So CortÚs cast about for a pretext, though, in truth, he was base enough and bold enough to proceed without one, and found it in an event which had occurred at Vera Cruz. The lord of a province contiguous to the Totonacs had tried to collect tribute of them in the name of Montezuma. The Spanish garrison at Villa Rica had gone to their assistance, but had been defeated with the loss of seven soldiers, including among them the commander, Juan de Escalante. One soldier had been captured alive and sent to Montezuma, but had died on the way. His head was cut off, however, and, as a hideous trophy, arrived in Mexico at the time CortÚs and his men were in Cholula.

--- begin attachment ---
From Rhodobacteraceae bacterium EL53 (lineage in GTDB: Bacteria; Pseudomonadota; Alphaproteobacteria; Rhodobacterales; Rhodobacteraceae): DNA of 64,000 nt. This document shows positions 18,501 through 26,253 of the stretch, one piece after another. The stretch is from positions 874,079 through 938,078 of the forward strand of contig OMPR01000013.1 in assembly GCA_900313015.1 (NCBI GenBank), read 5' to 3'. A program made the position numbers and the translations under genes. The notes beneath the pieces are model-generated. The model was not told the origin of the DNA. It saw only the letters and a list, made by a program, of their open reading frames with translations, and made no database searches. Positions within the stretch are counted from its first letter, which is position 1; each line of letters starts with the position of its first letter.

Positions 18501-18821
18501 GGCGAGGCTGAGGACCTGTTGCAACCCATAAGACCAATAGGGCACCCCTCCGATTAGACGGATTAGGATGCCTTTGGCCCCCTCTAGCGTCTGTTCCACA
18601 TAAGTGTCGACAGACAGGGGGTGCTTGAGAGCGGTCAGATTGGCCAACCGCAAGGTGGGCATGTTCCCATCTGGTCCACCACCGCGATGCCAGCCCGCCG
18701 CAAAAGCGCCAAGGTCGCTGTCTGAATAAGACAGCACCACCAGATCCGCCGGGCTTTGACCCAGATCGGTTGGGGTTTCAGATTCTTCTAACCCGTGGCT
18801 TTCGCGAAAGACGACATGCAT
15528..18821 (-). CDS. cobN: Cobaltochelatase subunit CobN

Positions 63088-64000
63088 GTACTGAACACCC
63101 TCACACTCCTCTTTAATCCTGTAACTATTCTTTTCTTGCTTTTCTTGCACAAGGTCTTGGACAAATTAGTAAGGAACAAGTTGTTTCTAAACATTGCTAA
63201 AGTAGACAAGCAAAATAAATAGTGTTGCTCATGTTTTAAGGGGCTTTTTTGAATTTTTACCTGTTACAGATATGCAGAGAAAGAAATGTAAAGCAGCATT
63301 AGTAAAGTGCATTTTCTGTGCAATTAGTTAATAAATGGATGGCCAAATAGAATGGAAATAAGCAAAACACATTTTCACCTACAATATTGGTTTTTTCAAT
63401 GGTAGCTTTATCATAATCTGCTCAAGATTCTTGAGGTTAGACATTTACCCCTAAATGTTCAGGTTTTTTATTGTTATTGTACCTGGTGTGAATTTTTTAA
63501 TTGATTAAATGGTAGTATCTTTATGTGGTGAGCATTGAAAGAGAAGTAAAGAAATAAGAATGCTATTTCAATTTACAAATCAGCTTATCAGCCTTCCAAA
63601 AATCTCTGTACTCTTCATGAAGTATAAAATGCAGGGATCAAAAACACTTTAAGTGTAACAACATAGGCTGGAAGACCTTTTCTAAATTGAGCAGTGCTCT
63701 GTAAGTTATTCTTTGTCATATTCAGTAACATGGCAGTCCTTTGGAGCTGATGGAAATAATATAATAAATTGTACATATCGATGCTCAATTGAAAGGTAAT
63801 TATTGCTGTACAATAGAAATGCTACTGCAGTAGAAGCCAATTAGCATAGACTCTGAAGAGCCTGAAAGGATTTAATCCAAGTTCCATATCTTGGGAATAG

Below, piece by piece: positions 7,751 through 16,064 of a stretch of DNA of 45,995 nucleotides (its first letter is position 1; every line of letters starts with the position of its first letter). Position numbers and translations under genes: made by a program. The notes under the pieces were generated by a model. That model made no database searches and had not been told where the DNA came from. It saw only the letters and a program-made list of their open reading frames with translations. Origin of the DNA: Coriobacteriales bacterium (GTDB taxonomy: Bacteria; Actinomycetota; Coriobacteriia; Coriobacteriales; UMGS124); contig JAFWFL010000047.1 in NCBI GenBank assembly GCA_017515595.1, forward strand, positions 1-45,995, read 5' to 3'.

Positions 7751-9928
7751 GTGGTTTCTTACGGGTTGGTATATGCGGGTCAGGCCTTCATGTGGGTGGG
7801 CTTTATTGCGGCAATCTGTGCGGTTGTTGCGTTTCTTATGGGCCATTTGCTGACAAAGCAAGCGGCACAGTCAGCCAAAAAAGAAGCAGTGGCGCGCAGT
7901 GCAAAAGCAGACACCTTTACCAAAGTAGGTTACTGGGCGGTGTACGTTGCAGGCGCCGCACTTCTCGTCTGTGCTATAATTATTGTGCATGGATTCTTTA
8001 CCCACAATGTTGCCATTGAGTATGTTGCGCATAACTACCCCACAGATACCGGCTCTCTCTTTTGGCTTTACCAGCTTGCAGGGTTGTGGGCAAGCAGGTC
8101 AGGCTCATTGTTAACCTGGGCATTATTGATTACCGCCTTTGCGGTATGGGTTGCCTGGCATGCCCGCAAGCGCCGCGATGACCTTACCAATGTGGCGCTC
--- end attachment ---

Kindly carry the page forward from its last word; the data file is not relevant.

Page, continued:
CortÚs had knowledge of these things before he entered the capital, but he kept it to himself, biding his time. The time had now arrived, he believed, when Montezuma should be taxed with his treachery, and, confiding this sentiment to his captains, he secured their hearty assent. They resolved, in secret council, to seize the person of the emperor.